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MRO MARCI Weather Report for the week of
12 November 2012 – 18 November 2012

Captioned Image Release No. MSSS-249 — 21 November 2012

NASA/JPL-Caltech/Malin Space Science Systems

Martian weather between 12 November 2012 and 18 November 2012:

The MARCI acquires a global view of the red planet and its weather patterns every day. Please click and play the Quicktime movie (.mov file) to see how the weather on Mars changed during this time.

The weather on Mars this past week saw the development of a large regional storm along the Utopia storm-track. Early in the week, the storm moved south through Isidis and Syrtis Major and into the southern hemisphere, where it spread south, east and to the west. By the end of the week, the regional storm extended from the southern tropics in the north to the seasonal polar cap edge in the south and from Promethei in the east to Noachis in the west, covered about 10.4 million squared kilometers. By then the storm system already showed signs of weakening, contracting in the southern tropics and in eastern Promethei, indicating the storm was not going to become a planet-encircling event. The storm stayed well away (> 1300 km) from the Opportunity rover in Meridian and Curiosity rover in Gale. But both rover sites experienced elevated atmospheric dust levels as a result of the storm, similar to atmospheric opacity levels experienced on typical hazy summer day in Los Angeles. With higher atmospheric dust concentrations came a warming of the thin Martian atmosphere, resulting in a diminishing of water ice cloud cover across the tropics. In addition, transient local dust storms were observed along edge of the north polar hood, as well as, the seasonal south polar cap edge with some of these feeding the expansion of the larger regional storm into western Noachis and eastern Promethei.

This week’s MARCI “movie” can be downloaded HERE (9.1 MB .mov file).

Earlier Mars Weather Reports are available HERE.

About the Quicktime Movie:
The movie (a .mov file that you can click and play, above) was generated from images obtained by the Mars Color Imager (MARCI) onboard the Mars Reconnaissance Orbiter (MRO). During a nominal operational week, a total of about 273 MARCI images, taken in three of the camera’s seven color filter bands (420, 550, and 600 nanometer wavelengths), are map projected and mosaiced together to produce seven false-color daily global maps. These maps are then projected onto a sphere with north at the top and east to the right and with the mid-afternoon vantage point of an observer in the orbital plane (the imaginary plane that the planet draws out as it circles the Sun). Black areas in the movie are the result of data drops or high angle roll maneuvers by the spacecraft that limit the camera’s view of the planet. Equally-spaced blurry areas that run from south-to-north (bottom-to-top) result from the high off-nadir viewing geometry, a product of the spacecraft’s low-orbit, 250 km x 316 km (155 miles x 196 miles). The movie is rendered at a lower resolution than the intrinsic 1–2 km nadir resolution that the MARCI provides, so that it is practical to view and share via the Internet. The small white circles on these images of Mars indicate the locations of the Mars Exploration Rover, Opportunity (on Meridiani Planum), and the Mars Science Laboratory rover, Curiosity (in Gale Crater). Other locations on Mars referenced in the weather report can be found by referring to the map below. Note that the still image of Mars depicted at the top of this page is a single frame from the Quicktime movie.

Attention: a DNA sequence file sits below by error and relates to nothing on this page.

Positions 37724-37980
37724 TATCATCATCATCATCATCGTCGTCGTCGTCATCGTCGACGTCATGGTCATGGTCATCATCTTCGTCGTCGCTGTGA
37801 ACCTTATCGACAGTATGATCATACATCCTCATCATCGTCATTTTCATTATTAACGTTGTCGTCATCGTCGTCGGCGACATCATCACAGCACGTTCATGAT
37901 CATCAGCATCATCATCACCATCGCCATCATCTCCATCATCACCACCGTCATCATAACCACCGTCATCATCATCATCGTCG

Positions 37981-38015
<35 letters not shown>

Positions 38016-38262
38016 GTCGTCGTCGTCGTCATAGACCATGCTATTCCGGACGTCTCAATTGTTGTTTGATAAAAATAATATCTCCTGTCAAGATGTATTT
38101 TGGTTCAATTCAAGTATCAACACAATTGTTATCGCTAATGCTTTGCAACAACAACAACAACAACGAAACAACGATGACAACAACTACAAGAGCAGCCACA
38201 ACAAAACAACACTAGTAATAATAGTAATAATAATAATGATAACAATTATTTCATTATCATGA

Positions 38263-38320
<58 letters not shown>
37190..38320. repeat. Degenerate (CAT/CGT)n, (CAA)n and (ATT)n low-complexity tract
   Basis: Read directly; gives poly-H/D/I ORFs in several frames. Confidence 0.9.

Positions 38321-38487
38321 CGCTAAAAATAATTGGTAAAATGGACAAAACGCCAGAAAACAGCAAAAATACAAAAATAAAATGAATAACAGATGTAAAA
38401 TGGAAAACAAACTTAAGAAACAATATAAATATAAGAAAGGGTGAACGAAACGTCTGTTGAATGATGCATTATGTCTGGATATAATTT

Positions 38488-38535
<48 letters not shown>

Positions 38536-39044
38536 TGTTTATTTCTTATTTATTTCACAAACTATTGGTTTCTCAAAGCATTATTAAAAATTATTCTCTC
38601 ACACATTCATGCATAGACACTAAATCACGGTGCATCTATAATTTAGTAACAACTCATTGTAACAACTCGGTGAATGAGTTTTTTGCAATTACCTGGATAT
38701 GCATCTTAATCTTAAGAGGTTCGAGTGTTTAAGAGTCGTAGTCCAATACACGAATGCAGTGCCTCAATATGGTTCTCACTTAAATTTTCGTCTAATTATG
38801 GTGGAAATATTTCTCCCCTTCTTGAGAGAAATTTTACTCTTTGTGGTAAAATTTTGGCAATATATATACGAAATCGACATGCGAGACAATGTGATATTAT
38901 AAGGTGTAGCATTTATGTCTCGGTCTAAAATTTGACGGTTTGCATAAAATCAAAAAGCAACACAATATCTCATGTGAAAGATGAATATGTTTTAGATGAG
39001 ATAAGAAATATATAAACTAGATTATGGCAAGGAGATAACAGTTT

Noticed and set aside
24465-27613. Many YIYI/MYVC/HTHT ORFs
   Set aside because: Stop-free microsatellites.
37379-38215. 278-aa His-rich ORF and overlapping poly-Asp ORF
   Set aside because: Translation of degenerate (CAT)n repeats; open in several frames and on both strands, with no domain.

Reference Map — Martian Place Names Commonly Mentioned in Mars Weather Reports simple cylindrical map of Mars with various place names indicated
NASA/JPL-Caltech/Malin Space Science Systems

Citation and Credit
The image(s) and caption are value-added products. MSSS personnel processed the images and wrote the caption information. While the image(s) are in the Public Domain, NASA/JPL-Caltech/MSSS requests that you credit the source of the image(s). Re-use of the caption text without credit is plagiarism. Please give the proper credit for use of the image(s) and/or caption.

Image Credit:
NASA/JPL-Caltech/Malin Space Science Systems

To cite the image(s) and caption information in a paper or report:
Malin, M. C., B. A. Cantor, and M.R. Kennedy (2012), MRO MARCI Weather Report for the week of 12 November 2012 – 18 November 2012, Malin Space Science Systems Captioned Image Release, MSSS-249,

Malin Space Science Systems (MSSS) built and operates the Mars Reconnaissance Orbiter (MRO) Mars Color Imager (MARCI) and Context Camera (CTX). MSSS also built and operated the Mars Global Surveyor (MGS) Mars Orbiter Camera (MOC). In addition, MSSS built the Mars Odyssey (ODY) Thermal Emission Imaging Spectrometer (THEMIS) Visible (VIS) camera subsystem, which shares optics with the thermal infrared instrument and is operated at Arizona State University (ASU). MSSS also built the Mars Descent Imager (MARDI) for the Phoenix Mars Scout lander and the suite of high resolution cameras aboard the 2009 Lunar Reconnaissance Orbiter (LRO). MSSS is currently working on cameras for the 2011 Mars Science Laboratory (MSL) rover mission and the 2011 Juno Mission to Jupiter.